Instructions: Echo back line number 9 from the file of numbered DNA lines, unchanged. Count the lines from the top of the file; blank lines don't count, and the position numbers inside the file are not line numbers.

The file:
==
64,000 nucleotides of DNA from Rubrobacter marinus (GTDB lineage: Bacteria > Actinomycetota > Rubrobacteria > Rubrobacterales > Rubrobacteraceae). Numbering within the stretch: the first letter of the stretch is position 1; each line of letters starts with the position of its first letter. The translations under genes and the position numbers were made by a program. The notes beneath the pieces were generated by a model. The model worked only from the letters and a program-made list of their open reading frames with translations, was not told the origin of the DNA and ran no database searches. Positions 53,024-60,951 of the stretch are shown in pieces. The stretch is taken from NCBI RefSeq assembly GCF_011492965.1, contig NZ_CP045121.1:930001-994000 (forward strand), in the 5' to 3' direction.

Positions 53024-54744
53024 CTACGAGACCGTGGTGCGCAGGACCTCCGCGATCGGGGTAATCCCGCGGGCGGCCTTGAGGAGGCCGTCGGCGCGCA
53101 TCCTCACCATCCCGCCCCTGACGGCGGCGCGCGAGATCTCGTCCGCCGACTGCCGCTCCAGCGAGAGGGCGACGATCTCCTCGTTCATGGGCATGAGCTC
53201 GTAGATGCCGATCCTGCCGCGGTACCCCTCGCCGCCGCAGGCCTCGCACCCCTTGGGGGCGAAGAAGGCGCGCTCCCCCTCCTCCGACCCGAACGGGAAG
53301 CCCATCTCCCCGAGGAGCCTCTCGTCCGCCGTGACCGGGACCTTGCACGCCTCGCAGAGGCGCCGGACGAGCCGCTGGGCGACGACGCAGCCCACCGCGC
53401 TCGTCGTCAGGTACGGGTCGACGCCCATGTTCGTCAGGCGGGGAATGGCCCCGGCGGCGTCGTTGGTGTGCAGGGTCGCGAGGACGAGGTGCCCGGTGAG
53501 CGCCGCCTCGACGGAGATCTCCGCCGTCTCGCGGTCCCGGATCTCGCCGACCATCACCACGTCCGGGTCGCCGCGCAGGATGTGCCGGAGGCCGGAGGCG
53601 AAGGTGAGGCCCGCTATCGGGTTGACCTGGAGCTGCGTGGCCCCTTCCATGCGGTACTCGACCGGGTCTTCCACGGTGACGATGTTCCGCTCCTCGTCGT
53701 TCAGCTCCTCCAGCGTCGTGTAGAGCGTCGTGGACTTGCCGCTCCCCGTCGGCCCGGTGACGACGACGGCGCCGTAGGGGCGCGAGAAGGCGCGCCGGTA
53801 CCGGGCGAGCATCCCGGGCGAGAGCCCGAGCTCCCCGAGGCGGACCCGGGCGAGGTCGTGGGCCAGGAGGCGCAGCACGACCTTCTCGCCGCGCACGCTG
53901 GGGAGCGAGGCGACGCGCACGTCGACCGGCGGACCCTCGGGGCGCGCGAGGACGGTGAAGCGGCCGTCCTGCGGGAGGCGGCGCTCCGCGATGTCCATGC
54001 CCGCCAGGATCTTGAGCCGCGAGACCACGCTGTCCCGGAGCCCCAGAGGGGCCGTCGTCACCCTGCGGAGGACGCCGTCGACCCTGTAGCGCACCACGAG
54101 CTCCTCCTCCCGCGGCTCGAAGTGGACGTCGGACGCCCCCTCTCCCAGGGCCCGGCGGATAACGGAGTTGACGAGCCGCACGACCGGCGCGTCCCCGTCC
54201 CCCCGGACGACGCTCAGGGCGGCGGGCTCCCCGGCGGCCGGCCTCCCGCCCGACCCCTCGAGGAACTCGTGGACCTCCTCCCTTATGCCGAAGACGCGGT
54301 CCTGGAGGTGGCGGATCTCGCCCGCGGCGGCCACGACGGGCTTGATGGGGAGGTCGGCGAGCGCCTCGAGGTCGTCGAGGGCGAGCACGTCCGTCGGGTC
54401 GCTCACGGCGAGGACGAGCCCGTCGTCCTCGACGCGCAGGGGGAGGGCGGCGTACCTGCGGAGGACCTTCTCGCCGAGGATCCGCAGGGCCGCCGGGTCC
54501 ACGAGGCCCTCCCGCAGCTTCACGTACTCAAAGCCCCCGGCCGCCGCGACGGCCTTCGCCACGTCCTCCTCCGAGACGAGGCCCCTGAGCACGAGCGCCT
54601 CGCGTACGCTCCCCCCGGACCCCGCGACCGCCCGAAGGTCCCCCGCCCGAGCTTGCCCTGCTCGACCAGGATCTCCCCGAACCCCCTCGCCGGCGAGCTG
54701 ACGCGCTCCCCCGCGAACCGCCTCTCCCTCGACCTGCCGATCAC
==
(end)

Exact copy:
53601 AAGGTGAGGCCCGCTATCGGGTTGACCTGGAGCTGCGTGGCCCCTTCCATGCGGTACTCGACCGGGTCTTCCACGGTGACGATGTTCCGCTCCTCGTCGT